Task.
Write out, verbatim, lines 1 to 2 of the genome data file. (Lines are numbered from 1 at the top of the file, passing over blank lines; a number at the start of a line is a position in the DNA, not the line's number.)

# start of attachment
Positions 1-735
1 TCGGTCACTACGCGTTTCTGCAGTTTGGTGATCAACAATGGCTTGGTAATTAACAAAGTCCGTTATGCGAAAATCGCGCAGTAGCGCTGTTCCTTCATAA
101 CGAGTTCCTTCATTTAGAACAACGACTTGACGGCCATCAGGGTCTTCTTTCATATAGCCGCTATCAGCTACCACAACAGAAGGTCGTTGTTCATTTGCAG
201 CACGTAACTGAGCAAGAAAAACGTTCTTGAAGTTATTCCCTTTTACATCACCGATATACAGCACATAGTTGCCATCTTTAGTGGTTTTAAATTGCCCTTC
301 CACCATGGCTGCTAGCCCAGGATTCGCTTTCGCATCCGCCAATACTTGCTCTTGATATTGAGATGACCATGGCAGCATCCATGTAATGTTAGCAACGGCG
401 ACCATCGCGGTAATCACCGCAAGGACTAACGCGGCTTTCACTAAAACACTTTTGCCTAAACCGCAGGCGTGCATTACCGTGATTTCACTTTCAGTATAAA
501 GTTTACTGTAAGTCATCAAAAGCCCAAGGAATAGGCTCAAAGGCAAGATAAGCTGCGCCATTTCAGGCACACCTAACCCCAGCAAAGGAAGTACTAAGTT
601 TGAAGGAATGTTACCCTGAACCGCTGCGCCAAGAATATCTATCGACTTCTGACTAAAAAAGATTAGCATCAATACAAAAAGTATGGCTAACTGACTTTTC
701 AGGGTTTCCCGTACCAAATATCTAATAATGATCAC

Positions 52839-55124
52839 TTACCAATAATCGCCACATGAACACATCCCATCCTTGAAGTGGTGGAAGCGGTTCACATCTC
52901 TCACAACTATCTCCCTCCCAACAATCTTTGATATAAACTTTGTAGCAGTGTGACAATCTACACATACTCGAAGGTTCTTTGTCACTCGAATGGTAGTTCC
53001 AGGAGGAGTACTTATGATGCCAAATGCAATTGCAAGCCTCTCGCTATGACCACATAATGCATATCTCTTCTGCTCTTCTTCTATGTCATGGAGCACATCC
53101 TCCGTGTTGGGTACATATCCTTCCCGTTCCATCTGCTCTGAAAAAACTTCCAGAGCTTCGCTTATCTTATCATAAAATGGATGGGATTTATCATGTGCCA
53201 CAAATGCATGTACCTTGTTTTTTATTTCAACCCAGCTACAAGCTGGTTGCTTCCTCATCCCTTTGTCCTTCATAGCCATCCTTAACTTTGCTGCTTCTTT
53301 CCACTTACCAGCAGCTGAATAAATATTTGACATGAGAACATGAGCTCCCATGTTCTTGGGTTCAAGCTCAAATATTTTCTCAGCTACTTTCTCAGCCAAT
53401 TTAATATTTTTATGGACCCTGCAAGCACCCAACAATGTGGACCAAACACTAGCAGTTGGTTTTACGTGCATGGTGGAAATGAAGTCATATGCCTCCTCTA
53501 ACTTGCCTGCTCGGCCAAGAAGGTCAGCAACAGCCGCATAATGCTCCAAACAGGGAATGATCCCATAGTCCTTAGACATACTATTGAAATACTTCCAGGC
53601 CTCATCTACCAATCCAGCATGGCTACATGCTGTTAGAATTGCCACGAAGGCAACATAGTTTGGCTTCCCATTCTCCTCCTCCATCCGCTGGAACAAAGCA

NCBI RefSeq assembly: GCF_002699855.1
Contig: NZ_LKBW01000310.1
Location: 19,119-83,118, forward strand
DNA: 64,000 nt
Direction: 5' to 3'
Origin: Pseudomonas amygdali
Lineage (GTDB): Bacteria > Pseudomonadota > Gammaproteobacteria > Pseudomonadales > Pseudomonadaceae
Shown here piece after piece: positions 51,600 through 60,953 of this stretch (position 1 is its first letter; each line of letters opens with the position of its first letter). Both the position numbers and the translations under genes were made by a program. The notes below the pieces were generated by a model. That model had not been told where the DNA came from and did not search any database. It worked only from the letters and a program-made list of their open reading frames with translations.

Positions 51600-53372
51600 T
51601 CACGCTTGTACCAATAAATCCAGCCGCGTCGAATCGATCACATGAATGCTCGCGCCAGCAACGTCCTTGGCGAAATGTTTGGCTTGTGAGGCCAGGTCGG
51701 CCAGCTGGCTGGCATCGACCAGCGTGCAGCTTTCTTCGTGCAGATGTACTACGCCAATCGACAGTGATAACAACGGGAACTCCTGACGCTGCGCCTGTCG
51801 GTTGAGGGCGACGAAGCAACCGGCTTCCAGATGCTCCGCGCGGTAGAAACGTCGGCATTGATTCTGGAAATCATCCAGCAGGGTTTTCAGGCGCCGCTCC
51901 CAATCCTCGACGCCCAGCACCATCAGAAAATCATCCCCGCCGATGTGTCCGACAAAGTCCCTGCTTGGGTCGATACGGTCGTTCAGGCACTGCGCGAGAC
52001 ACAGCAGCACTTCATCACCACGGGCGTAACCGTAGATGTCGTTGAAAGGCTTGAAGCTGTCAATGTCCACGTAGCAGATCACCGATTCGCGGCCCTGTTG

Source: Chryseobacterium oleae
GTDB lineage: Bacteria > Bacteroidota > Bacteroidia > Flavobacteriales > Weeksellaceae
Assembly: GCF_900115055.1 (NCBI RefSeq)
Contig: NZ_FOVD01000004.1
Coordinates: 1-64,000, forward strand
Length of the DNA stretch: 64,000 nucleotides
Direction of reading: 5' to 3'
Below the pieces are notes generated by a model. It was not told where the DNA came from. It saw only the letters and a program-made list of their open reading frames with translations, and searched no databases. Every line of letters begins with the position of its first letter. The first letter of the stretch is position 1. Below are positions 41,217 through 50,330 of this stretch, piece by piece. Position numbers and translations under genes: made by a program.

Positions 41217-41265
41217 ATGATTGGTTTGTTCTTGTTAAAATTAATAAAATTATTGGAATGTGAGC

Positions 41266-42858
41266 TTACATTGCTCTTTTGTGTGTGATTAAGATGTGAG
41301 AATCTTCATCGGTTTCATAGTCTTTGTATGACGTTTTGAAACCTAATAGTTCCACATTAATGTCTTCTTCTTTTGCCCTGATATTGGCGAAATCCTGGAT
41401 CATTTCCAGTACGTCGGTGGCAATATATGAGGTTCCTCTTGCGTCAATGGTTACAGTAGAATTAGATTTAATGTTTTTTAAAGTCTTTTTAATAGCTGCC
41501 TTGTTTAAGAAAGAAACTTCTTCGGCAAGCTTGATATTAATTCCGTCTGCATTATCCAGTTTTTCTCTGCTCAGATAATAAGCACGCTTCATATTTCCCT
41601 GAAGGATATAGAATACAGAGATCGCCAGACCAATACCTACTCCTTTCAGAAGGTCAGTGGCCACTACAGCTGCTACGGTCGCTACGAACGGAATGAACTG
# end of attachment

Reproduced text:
Positions 1-735
1 TCGGTCACTACGCGTTTCTGCAGTTTGGTGATCAACAATGGCTTGGTAATTAACAAAGTCCGTTATGCGAAAATCGCGCAGTAGCGCTGTTCCTTCATAA